Kovalchuk earns major funding boost

Objectivity is essential in the pursuit of scientific discovery. The science, after all, must guide the search.

But if the science is also supported by an underlying passion to achieve a solution, one fueled by personal experience, even greater things can be achieved. University of Lethbridge researcher Dr. Olga Kovalchuk has that passion and once again, those who fund the country's preeminent minds have recognized it.

Kovalchuk (Biological Sciences/Board of Governors Research Chair) is among six individuals in Canada to receive a prestigious Research Chair in New Perspectives in Gender, Sex and Health from the Canadian Institute of Health Research (CIHR) and its Institute of Gender and Health (IGH). One of two Albertans named as a Chair, Kovalchuk's position comes with $750,000 in funding over five years.

"The chairs have already made significant progress in their respective fields to increase the profile of gender and sex in health research," says Dr. Joy Johnson, Scientific Director of the Institute of Gender and Health.

Kovalchuk's work uses animal models to examine how radiation induces secondary tumours in cancer patients; the different effects radiation has on women and men; and what can be done to protect the children of radiation-exposed parents from contracting cancer. In addition to teaching, her research program has allowed her to supervise numerous doctoral candidates and masters-level students at the University of Lethbridge.

"The Chairs are producing cutting-edge research with enormous potential to improve the health of Canadians, such as Dr. Kovalchuk's research on secondary tumours in cancer patients,"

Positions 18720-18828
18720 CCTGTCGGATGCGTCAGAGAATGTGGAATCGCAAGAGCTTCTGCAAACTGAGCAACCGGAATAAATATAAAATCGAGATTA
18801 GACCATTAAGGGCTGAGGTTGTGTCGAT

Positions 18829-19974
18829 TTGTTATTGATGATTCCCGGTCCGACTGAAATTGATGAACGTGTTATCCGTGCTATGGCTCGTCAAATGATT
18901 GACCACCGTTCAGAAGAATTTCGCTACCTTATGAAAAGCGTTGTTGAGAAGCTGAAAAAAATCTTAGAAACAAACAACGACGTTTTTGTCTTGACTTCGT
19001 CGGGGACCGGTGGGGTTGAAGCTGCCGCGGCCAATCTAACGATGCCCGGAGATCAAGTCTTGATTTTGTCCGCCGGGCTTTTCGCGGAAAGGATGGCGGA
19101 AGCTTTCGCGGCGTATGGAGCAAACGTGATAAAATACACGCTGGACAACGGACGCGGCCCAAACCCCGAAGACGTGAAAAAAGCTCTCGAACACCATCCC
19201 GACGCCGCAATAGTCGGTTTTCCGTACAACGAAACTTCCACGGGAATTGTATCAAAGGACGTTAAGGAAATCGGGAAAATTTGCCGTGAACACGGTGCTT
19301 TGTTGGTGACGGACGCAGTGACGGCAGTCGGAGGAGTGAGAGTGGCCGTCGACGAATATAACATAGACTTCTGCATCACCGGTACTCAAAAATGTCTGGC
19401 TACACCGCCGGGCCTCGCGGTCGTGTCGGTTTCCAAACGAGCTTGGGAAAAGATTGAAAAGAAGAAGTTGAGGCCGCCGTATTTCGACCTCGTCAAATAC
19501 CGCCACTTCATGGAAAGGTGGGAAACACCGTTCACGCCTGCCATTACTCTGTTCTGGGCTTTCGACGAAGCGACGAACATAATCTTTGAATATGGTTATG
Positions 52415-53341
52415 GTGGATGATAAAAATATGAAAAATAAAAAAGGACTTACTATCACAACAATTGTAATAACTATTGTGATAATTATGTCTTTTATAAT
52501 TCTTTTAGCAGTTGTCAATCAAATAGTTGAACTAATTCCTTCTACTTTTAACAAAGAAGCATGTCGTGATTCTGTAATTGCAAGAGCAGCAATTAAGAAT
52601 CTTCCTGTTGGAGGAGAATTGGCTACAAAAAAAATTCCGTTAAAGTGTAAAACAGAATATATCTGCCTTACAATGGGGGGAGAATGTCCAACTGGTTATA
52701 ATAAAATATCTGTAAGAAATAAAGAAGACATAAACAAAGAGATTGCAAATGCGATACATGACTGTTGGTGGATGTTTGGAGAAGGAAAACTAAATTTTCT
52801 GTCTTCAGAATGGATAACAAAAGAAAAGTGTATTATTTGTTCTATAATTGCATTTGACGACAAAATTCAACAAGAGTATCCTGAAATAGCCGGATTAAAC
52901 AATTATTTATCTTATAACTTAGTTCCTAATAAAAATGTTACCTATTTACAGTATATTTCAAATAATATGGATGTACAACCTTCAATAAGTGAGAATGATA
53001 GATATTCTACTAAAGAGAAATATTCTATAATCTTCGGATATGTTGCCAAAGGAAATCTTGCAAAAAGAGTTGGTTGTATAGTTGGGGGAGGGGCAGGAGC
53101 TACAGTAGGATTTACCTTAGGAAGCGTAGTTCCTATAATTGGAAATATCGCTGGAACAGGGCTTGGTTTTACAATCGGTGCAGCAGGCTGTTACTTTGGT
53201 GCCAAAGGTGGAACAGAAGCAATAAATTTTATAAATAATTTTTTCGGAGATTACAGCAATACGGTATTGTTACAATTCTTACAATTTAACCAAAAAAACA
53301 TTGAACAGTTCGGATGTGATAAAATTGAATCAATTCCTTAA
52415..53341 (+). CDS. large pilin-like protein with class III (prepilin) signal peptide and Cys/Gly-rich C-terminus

Dr. Johnson adds.
"Dr. Kovalchuk's work was inspired by her experience as a high school student in the Ukraine in 1986, while living only 600 kilometres from Chernobyl, the site of the worst nuclear accident in history."

IGH created the research chair program to expand and strengthen research capacity relevant to gender (socio-cultural experiences) and sex (biological factors) and health in Canada. IGH expects that this program will lead to increased national capacity for excellent research and knowledge translation relevant to the health of women and men, girls and boys.

The research Chair program is intended for health researchers who have developed a reputation for excellence in research, and to support outstanding research programs that enhance the health of Canadians.

In addition to Kovalchuk, the Institute of Gender and Health (IGH) researchers are Dr. Sonia Lupien (University of Montreal), Dr. Marlene Moretti (Simon Fraser University), Dr. Olena Hankivsky (Simon Fraser University), Dr. Maureen Heaman (University of Manitoba) and
Dr. Lynn McIntyre (University of Calgary).